Home Is What We Feel

Updated: Jun 26, 2020


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| This is the 401st story of Our Life Logs |

I was born in 1982 in Campbellford, Ontario, home of the world’s largest two-dollar coin and roughly 8,000 small-town folks. My dad was a prison security guard—a big guy you did not want to mess with. My mom was a sweetheart and worked at a big-brand food company in Coburg on their packaging line. Even with their day jobs, my parents managed to raise me and to instill some excellent music into my repertoire.

My dad taught me all about underground rock. Call it what you will, but it was good! Raspberries, The Tubes—he made me discover so many bands. Although my real eclectic taste in music didn’t come from my dad, but from my mom. When I was very young, she would play me anything from Carly Simon to pan flutist Gheorghe Zamfir. She taught me to adore the likes of Fleetwood Mac and David Bowie. She really loved Bowie. I would play the albums she bought me over and over.

I loved my mom, but I didn’t get much time with her because she had bad lungs. She already had asthma, but her job only worsened her conditions. You know that powdery part, the bottom bit, in every cereal bag? She was breathing in that residue, day in and day out. I’m no doctor, but even I can say that it wasn’t good for her or for anyone.

By the time I was six, Mom needed a Ventolin machine that ran on special medicine. It looked like a funny gasmask to me. Two years later, the doctors told her that she needed to lug around an oxygen tank to which she flat out refused. She didn’t want to be attached to such an intense machine. Unfortunately, this was the wrong call.

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Christmas that year had been great. My dad appeared happier and Mom was sitting in her chair beaming at me as I opened my presents. She had gotten me the Pretty Woman soundtrack and a video game I’d been wanting badly. When I opened up the game, I jumped up, gave my mom a big hug, and said, “I love you!”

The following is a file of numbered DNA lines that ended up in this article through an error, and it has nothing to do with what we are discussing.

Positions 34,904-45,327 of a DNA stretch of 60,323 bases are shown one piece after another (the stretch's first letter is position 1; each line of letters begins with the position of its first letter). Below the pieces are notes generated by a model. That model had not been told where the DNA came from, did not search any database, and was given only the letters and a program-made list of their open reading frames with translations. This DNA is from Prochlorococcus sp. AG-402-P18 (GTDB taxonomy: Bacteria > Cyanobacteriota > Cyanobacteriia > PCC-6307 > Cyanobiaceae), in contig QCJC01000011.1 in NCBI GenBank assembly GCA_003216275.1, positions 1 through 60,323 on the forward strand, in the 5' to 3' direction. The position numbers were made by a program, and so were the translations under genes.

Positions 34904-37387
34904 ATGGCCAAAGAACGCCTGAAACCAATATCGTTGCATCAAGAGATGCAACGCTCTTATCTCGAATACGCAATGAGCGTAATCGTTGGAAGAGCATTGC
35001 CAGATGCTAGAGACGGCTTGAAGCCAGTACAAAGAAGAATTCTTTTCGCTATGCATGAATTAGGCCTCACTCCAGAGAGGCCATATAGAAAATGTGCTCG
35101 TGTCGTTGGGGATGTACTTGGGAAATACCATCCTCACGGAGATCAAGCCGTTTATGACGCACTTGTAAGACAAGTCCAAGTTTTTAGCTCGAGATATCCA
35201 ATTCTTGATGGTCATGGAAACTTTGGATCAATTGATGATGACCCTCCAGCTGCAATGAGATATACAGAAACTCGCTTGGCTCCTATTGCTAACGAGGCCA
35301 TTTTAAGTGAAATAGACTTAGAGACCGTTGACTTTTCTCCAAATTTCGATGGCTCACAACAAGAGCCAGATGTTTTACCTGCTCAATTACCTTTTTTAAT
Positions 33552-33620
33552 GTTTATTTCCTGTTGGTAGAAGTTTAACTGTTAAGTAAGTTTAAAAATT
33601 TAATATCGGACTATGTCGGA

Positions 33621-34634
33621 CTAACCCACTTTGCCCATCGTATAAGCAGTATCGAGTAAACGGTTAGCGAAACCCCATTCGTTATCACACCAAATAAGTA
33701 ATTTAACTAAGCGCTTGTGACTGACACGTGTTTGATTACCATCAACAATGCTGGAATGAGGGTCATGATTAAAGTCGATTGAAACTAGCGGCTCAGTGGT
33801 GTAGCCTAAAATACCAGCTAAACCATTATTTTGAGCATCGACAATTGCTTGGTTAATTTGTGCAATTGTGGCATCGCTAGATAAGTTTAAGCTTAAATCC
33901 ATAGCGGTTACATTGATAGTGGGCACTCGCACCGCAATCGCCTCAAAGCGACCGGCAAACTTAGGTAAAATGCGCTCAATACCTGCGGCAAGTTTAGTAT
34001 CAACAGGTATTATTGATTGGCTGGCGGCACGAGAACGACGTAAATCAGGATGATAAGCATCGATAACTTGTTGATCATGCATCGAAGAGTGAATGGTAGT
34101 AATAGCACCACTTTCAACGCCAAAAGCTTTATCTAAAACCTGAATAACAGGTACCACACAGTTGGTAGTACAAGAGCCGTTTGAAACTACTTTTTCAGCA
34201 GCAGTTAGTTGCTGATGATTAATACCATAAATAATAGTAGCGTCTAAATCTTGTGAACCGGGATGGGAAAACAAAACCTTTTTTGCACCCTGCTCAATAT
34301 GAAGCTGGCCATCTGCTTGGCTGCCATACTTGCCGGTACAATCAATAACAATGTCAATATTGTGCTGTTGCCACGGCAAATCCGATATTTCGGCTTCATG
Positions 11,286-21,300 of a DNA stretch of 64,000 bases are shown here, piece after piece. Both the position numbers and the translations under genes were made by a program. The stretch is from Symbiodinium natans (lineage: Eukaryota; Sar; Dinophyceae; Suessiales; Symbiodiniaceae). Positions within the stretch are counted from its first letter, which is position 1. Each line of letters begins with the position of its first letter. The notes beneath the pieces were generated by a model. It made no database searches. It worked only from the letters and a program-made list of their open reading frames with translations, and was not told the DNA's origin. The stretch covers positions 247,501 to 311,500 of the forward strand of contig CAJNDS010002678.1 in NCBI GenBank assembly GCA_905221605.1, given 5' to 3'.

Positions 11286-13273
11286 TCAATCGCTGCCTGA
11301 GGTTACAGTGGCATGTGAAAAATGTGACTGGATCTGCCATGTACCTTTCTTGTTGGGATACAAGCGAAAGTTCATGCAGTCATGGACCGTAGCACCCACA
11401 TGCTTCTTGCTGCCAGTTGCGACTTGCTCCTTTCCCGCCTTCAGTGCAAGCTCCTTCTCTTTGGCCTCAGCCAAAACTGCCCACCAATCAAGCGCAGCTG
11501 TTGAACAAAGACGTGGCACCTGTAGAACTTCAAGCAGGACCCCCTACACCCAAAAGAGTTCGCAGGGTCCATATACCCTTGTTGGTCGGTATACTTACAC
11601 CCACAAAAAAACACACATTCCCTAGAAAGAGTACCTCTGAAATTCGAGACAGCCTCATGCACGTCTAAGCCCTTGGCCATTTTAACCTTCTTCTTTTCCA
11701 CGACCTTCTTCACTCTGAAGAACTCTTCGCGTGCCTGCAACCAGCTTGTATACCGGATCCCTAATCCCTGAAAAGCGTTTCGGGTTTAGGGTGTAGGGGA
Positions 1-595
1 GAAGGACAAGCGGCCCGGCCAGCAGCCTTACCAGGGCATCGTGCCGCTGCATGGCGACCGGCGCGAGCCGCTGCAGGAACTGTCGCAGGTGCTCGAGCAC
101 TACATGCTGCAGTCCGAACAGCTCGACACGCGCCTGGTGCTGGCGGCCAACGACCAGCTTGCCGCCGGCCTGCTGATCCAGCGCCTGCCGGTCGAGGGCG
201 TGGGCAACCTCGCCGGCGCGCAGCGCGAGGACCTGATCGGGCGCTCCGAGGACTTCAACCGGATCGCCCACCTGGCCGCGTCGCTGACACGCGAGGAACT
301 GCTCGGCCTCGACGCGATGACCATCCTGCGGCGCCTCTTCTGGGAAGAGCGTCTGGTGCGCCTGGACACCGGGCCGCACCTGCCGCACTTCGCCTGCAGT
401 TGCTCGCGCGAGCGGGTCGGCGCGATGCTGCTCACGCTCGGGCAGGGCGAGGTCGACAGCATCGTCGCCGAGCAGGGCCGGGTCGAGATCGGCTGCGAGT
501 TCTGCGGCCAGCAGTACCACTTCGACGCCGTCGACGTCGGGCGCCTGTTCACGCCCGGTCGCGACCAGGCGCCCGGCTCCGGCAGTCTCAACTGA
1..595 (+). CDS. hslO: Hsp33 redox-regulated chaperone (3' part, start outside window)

Not long after Christmas, I was in my grandpa’s basement playing my new video game again. I had just told mom how much I loved it, before scurrying downstairs to plant my butt in front of the TV. I popped in the soundtrack and let my favorite song play: David Bowie’s “Fame.”

Moments passed in childhood bliss as the music flooded my ears and my game booted up. Then I spotted my uncle and grandmother descending the stairs. I saw the look on their faces and knew something bad had happened. They told me it was time to say goodbye to my mom, she was dying. All while David Bowie belted melodies in the background.

I’ll never forget that day, even though I wish I could.

You don’t really understand at that age. Kids seem to be able to put things away, to revisit later as an adult. Either way, you still have to live with the consequences, even when you can’t quite put your finger on what they are. Ever since then, I gravitated towards music and away from others. It hurt less.

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Dad met another woman shortly after mom passed. She was a conservative Catholic. Dad wasn’t really anything, but he converted when he married her. That might have worked for dad, but I wasn’t magically better. Still, every Sunday I was dragged to church. I didn’t care for it. I never paid attention. I fell asleep most times. Honestly, I started wearing pajamas because I knew I would crash. I think I was trying to get my stepmom to a point that I was such a nuisance that she’d let me stay home. Whatever that was, because when I lost my mom, I felt I’d lost part of my home. Nothing could change that.

Maybe to cope, maybe because I liked being rebellious, I started drinking as young as 11. Grandpa kept a bar in the basement and liked to mix Pepsi and beer. It was gross, but my cousin Joey and I would sneak swigs of Grandpa’s Wiser’s Rye when no one was paying attention.